In 1897, he started developing an interest in black magic and the occult. Subsequently, he decided that pursuing the occult was the purpose of his life.
In spite of being a good student academically, he dropped out of ‘Cambridge’ in 1898 without completing his degree.
He became a member of an occult society known as the ‘Hermetic Order of the Golden Dawn’ in 1898. There, he adopted the magical name of ‘Frater Perdurabo.’ He learned ceremonial magic and ritualistic drug usage from senior ‘Golden Dawn’ members.
He published several collections of poetry which included ‘Jezebel and Other Tragic Poems’ (1898), ‘Tales of Archais’ (1898), and ‘Jephthah’ (1899).
He spent the next few years traveling to places like India, Mexico, and Paris, studying various religious customs, especially Indian practices like ‘raja yoga’ and ‘dhyana’ (meditation). He also scaled various mountain peaks during his trip.
In 1904, he went on a trip to Egypt. There, he claimed to have heard the voice of ‘Aiwass,’ a holy entity that dictated to him the text of ‘The Book of the Law’—the central sacred text that formed the base for the religion Thelema.
Thelema was a religious philosophy that he developed after his spiritual experience in Egypt. After founding this religion, he claimed to be the prophet of a new age.
By 1907, he had left the ‘Order of the Golden Dawn.’ He then collaborated with fellow occultist George Cecil Jones to create the magical order A∴A∴, a Thelemic magical fraternity.
He became a prominent member of the religious organization ‘Ordo Templi Orientis’ (O.T.O) and remodeled it around the ‘Law of Thelema.’
Along with a Swiss-American lady named Leah Hirsig, he founded the ‘Abbey of Thelema,’ a temple and spiritual center, in Sicily in 1920.
Regarded as the most powerful occultist of all time, Crowley’s biggest contribution to ceremonial magic was the founding of the religion Thelema. The religion indicates that its adherents should seek their ‘True Will’—or grand destiny—instead of their egoistic pursuits.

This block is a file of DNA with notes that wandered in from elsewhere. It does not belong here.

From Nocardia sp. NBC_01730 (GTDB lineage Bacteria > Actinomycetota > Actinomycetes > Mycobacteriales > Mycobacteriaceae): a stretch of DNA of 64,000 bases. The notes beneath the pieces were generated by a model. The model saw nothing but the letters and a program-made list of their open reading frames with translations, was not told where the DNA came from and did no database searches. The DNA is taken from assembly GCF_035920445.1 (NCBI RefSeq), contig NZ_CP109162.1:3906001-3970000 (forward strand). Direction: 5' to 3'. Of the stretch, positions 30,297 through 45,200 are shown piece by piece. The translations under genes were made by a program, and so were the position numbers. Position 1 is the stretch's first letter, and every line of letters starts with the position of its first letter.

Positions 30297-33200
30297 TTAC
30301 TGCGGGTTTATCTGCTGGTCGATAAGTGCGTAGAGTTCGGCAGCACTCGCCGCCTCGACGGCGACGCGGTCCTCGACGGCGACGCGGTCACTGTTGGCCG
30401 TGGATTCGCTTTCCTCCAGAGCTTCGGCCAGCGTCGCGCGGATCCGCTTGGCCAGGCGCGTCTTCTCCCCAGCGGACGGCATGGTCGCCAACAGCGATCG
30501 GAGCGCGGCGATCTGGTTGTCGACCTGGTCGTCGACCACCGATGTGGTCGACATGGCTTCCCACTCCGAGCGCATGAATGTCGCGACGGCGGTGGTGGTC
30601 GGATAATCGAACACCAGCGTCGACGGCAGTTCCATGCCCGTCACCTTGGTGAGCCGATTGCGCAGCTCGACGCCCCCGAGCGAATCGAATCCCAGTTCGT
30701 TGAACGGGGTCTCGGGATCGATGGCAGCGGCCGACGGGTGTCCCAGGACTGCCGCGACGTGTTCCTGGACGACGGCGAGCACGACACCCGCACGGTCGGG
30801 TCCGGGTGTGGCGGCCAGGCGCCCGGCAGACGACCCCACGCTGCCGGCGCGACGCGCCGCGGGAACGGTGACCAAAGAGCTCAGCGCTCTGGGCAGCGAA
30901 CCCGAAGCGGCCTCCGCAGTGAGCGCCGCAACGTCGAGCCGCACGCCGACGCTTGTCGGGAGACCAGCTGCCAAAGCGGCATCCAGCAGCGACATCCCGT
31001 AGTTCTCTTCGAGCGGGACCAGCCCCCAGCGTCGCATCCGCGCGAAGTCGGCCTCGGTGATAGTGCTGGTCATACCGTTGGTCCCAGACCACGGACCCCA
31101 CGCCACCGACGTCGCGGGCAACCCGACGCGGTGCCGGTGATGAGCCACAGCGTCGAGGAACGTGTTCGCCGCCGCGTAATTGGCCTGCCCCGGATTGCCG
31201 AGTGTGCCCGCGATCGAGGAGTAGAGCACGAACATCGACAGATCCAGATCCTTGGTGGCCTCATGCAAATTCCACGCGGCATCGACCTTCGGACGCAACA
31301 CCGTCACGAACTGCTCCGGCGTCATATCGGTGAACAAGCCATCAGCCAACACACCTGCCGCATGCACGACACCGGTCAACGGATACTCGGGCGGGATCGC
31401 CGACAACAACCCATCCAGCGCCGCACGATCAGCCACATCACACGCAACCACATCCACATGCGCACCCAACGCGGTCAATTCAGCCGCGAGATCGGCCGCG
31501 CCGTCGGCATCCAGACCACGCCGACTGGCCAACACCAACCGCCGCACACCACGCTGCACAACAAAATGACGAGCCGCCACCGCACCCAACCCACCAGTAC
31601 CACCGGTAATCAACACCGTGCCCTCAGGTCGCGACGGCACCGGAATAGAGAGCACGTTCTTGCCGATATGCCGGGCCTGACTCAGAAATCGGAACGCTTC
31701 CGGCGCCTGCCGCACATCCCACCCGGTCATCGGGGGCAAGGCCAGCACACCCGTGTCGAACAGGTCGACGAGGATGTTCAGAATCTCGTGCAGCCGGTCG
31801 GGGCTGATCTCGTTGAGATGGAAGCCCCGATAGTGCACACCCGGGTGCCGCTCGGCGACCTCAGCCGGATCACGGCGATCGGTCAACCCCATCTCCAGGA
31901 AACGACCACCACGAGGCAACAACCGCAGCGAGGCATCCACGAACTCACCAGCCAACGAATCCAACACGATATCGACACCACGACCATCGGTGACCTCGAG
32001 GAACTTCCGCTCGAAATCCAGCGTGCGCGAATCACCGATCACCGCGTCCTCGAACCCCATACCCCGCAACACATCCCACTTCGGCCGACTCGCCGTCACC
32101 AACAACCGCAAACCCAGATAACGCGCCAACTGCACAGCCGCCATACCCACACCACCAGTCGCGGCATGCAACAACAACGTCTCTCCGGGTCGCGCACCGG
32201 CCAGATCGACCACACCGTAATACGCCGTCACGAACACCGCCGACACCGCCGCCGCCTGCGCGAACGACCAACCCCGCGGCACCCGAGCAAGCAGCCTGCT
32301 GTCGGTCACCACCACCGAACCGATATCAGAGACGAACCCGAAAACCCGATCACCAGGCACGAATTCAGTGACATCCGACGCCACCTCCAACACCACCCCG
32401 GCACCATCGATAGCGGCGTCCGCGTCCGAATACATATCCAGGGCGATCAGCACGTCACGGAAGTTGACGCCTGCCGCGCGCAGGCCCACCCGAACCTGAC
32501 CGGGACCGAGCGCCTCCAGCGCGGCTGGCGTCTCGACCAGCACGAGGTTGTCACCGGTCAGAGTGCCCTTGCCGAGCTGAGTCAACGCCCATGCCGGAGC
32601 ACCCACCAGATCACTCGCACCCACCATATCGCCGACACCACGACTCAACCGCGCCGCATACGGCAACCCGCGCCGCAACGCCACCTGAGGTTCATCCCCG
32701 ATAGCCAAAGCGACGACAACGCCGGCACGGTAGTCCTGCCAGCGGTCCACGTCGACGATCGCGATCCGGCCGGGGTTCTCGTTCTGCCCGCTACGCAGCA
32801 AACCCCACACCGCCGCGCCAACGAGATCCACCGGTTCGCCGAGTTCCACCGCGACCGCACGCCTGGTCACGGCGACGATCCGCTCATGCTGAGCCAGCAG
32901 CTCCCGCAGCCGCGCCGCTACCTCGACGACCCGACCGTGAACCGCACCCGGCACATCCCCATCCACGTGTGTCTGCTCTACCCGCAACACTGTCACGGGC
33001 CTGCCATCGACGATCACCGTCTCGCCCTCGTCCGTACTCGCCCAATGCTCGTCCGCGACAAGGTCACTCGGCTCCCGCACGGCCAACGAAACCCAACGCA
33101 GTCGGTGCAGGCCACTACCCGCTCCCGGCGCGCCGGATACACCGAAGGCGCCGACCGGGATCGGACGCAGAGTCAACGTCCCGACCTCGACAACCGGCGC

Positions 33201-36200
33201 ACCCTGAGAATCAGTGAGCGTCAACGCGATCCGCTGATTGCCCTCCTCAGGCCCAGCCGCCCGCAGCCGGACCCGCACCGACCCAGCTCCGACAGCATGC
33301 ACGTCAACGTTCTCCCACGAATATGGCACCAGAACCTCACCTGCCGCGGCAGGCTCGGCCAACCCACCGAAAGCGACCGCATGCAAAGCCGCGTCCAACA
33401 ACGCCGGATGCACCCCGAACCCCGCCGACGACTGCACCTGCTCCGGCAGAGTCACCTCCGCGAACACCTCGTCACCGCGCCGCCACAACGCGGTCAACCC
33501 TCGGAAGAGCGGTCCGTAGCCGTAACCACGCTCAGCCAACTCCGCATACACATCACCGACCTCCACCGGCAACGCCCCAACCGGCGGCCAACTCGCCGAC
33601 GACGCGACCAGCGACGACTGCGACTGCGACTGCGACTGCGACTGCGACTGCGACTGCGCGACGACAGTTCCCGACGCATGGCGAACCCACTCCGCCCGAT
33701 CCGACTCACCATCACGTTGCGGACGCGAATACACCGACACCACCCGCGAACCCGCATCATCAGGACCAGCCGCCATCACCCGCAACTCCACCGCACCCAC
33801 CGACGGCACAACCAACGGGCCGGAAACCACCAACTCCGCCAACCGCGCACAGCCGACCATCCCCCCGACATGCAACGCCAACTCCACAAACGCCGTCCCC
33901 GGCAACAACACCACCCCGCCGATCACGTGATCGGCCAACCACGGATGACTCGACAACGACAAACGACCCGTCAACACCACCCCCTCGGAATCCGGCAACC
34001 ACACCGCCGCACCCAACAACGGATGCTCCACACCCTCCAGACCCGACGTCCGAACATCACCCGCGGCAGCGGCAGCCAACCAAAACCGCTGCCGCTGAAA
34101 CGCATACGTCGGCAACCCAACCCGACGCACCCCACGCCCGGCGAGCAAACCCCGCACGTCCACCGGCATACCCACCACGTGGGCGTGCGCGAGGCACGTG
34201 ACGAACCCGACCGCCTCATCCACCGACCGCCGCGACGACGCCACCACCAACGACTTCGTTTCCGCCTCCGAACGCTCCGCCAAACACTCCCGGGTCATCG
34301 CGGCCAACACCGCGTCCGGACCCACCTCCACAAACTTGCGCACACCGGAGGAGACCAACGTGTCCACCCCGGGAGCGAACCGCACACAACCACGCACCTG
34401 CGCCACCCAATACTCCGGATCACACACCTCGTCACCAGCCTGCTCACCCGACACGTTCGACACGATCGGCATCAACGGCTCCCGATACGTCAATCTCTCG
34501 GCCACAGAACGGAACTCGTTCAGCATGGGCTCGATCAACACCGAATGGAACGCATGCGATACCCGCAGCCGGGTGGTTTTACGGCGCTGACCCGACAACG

He is the author of Thelema’s major sacred text ‘The Book of the Law,’ which he claimed was dictated to him by his holy guardian angel ‘Aiwass.’
He married his friend’s sister Rose Edith Kelly in 1903. They had two daughters. They later separated because of Rose’s alcoholism.
He married Maria Teresa Sanchez in 1929. The couple separated within a year, but they never got divorced.
He led an unrestrained life characterized by vigorous sexual activities with both men and women. He also had a history of recreational drug usage.
He was said to be a misogynist who physically and sexually abused women.
He had a number of children, born through his numerous sexual liaisons with different women.
He died of a respiratory infection in 1947. The doctor who treated him died within 24 hours of Crowley’s death—supposedly of a curse the magician had cast on him.
He was rumored to be a lifelong agent for British Intelligence.
The character of ‘Oliver Haddo’ in the 1908 novel ‘The Magician,’ written by British author W. Somerset Maugham, was modeled after this occultist and magician.
His funeral attracted a fair amount of controversy due to the media calling it a Black Mass.
His opinions on women were rather conflicting. On one hand, he described them as “moral inferiors” but on the other hand, he was also of the opinion that women must be treated with "firmness, kindness, and justice."